This activity helps students understand what trees need to live and
grow in the environment. They will also realize that trees sometimes
interact or compete with other organisms as well as each other.
- Paper plates
- Two squares of blue,
yellow and green paper
for each student. These
are mixed together.
- Colored markers or
- Project Learning Tree, Activity Book, Activity 27 “Every Tree For
- Educational Insights Discover and Activity Kit: Tree Rings (Hands
On Nature Kit) 1991.
- Give each student a round circle of paper approximately ten
inches in diameter (e.g., paper plates). Have each student
imagine that this is a cross section of his/her life as a tree. On
this circle, draw rings to represent his/her own life's years. The
rings should vary in size: the years of much growth should have
wider rings than years of less growth.
- Students should position themselves around the room. Placing
their cross section on the floor, they need to stand with one foot
on their "tree of life."
- Distribute the colored squares randomly on the floor around the
students so the squares are about one or two feet apart. Each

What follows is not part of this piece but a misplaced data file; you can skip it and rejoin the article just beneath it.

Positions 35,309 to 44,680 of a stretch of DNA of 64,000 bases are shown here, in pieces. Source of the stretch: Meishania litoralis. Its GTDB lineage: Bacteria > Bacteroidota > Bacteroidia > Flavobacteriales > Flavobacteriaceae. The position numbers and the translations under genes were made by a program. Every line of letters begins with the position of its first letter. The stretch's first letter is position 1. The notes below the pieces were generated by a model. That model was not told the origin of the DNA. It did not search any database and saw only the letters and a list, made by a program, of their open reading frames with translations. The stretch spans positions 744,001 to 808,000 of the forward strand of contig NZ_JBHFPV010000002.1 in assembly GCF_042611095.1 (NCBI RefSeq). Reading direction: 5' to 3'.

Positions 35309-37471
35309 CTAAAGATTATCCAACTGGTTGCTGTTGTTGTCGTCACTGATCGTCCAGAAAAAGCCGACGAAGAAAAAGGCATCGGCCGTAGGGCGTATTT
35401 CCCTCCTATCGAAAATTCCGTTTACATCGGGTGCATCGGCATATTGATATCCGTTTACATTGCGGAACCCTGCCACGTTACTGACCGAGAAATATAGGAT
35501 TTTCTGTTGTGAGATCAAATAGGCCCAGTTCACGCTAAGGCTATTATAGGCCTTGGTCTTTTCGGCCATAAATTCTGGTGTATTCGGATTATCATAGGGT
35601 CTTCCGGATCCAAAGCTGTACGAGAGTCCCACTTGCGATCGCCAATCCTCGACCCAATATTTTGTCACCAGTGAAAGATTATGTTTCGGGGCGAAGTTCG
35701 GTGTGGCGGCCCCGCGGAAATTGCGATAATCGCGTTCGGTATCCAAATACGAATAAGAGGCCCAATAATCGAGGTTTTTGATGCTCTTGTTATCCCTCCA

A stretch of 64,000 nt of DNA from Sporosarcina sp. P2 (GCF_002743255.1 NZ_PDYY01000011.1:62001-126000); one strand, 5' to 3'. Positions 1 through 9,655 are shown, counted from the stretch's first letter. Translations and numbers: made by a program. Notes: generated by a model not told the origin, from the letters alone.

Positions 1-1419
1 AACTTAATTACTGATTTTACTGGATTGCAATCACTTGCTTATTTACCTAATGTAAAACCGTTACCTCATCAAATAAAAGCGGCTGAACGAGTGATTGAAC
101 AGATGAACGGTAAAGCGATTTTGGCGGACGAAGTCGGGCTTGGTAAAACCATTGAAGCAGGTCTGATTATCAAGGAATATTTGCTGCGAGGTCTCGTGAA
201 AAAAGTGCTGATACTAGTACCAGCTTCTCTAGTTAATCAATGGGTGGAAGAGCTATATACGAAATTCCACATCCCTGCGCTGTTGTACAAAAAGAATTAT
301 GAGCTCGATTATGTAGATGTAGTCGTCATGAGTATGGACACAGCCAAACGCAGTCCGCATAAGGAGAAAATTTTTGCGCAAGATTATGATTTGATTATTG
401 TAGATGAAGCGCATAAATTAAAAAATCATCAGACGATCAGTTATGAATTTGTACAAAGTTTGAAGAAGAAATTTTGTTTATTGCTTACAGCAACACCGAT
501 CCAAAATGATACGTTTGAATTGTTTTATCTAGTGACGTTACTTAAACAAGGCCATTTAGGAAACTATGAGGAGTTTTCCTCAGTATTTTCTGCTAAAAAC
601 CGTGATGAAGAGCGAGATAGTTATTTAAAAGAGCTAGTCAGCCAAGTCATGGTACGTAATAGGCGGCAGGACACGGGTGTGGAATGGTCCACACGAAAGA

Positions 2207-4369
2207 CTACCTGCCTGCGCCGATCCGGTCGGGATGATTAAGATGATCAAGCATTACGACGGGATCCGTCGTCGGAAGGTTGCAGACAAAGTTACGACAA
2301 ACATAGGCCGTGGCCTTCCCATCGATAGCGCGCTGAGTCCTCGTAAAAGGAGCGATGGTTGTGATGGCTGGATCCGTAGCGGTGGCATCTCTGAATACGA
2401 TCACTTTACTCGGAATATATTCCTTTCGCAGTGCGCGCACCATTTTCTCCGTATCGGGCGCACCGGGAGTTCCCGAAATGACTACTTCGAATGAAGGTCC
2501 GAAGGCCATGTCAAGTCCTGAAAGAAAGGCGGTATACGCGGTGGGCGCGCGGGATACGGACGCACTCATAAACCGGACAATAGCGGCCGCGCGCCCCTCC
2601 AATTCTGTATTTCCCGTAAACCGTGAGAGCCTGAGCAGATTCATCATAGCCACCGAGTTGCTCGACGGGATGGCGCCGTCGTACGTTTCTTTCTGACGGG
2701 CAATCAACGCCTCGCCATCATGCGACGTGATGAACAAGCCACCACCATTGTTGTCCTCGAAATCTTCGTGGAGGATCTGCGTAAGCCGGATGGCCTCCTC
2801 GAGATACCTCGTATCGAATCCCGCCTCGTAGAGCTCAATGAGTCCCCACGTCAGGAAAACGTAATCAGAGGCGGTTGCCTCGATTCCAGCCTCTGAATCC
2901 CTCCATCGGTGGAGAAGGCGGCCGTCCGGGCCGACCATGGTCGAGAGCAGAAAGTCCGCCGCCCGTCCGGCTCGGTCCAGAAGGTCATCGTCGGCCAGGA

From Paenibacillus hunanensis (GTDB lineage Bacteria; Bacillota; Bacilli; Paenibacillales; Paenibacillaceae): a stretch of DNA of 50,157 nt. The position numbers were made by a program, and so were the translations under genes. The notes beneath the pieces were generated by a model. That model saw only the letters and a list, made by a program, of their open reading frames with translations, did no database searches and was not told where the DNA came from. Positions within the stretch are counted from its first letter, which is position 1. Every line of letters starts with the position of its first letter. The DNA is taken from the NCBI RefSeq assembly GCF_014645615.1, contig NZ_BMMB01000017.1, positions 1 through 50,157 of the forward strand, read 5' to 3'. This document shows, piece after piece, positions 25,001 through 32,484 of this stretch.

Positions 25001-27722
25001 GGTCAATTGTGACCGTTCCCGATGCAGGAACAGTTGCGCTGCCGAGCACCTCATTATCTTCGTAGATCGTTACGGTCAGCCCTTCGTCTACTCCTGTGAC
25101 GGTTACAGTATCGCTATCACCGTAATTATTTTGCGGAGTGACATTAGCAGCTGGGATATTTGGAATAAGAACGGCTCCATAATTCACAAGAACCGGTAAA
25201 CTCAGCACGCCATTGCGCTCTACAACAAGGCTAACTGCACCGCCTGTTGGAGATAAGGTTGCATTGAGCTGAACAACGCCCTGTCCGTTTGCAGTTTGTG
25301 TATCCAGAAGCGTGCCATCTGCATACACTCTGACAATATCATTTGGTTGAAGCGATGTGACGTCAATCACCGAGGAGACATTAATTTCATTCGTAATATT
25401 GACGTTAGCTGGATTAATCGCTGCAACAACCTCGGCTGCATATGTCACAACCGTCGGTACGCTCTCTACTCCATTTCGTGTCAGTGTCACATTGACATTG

colored square represents the requirements of a tree for survival:
blue is water, yellow is sunlight, and green is nutrients.
- Play Tree Cookie Combat. The game is played by having each "tree" gather as many squares as they can when the signal is
given. On the signal, trees must reach with their roots and
branches (arms and legs) to gather their requirements. One foot,
(the tap root!), must remain planted on their cross section at all
times and there is NO SLIDING!!
- Questions to ask:
- Were you successful in gathering your needs?
- Did any tree fail to get its requirements?
- What would happen if you were really a tree without these
- Is there such a thing as too much water? sun? nutrients?
- The size of growth rings on a tree is based on the kinds of
years that tree experiences. Look at the size of your growth
rings. Based on the rings drawn, create a fraction of the good
years in your life. Do the same for difficult years. Are they
tied to nutrition? sunlight? water? Are there other things that
affect a tree? What conclusions can you draw?
- Graph the information from the classroom experiences.
- Extend this to family trees. Have students create their own
family trees to represent their family. This is another “tree of